• Side Plank with Row: Frontal plane stability for the torso with added movement challenge
  • Stability Ball Rollout: From knees or standing to get rotational movement around a stable torso
  • Ring/TRX Walks: Unilateral movement around a stable torso
  • Ring/TRX Stir-the-Pot: Challenging variation of the stability ball stir-the-pot

Stage Three: Stable Torso with Hip Movement

  • Erg Stick Plank: Dial in the torso strength and specific demands of each major position of the rowing stroke, with contribution from the latissimus dorsi as well as the anterior abdominal muscles and posterior trunk muscles
  • Seated Rockback: Work the back end of the stroke rhythm with firm heel pressure to minimize contribution from hip flexors. I regularly coach rowers who are very strong in terms of plank times and crunch variation reps, but who still struggle with rowing technique errors commonly diagnosed as “poor core strength” and are challenged by even the most basic seated rockback variation. Read on for more about this exercise below, including a detailed tutorial video on all the different variations and progressions.

The Best Core Exercise for Rowers: The Seated Rockback

The seated rockback is my favorite exercise for core training for rowing to build the anterior trunk (abdominal) muscles and general supporting torso muscles in a manner specific to the rowing stroke technique. I coach this as an on-land version of feet-out rowing, emphasizing contact between the floor (or footplate), an upright posture, and using the abdominal muscles, not the hip flexor muscles, to control the movement of the trunk.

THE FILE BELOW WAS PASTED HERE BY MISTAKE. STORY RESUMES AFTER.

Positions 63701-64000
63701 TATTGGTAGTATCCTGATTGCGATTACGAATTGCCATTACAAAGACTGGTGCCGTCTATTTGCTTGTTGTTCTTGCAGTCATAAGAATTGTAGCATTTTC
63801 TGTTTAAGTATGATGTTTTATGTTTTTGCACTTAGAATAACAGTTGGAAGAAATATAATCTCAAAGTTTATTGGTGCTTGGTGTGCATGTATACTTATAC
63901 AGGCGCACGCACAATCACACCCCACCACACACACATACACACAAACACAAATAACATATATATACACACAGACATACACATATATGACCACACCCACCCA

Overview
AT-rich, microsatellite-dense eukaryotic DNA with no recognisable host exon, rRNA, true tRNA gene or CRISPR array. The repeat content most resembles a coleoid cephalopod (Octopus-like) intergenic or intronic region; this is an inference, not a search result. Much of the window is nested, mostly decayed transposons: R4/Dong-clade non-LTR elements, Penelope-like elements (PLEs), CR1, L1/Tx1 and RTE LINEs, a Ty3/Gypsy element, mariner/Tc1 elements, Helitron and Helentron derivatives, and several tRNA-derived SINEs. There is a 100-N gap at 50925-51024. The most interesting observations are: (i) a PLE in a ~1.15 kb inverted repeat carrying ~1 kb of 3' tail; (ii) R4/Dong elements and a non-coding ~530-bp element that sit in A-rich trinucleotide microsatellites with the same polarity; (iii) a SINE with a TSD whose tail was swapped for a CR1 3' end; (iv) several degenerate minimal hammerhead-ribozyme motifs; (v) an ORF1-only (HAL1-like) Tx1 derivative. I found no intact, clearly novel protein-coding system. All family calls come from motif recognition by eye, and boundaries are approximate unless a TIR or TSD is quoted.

The emphasis of this exercise is control of the back-end of the stroke, training the trunk muscles in their role as a braking mechanism to slow the body swing from mid-drive into the release, and then reversing that movement into the body-forward recovery position. The seated rockback is especially valuable for rowers who struggle with feet-out rowing, or with sitting too upright or slumping at the release position.

Key technique points:

  • Actively push the feet into the floor during the entire exercise. This reduces contribution from the hip flexor muscles and focuses the exercise on the abdominal muscles. I will walk around with a PVC pipe when coaching and lightly push sideways on rowers’ feet to make sure there is firm contact.
  • Sit at the front edge of the seat and rock back only as far as you can control with an upright torso posture and foot contact with the floor. Your layback position should be similar in the rockback exercise, on the erg, and in the boat.
  • Breathe normally throughout the exercise. It’s tempting to hold your breath to create more torso stability, but this won’t help us in the aerobic sport of rowing. Breathe deeply during layback holds, and then try to use a 1-to-1 breathing pattern similar to rowing in the moving rockback: exhale on the rock-back (drive) and inhale on the rock-forward (recovery).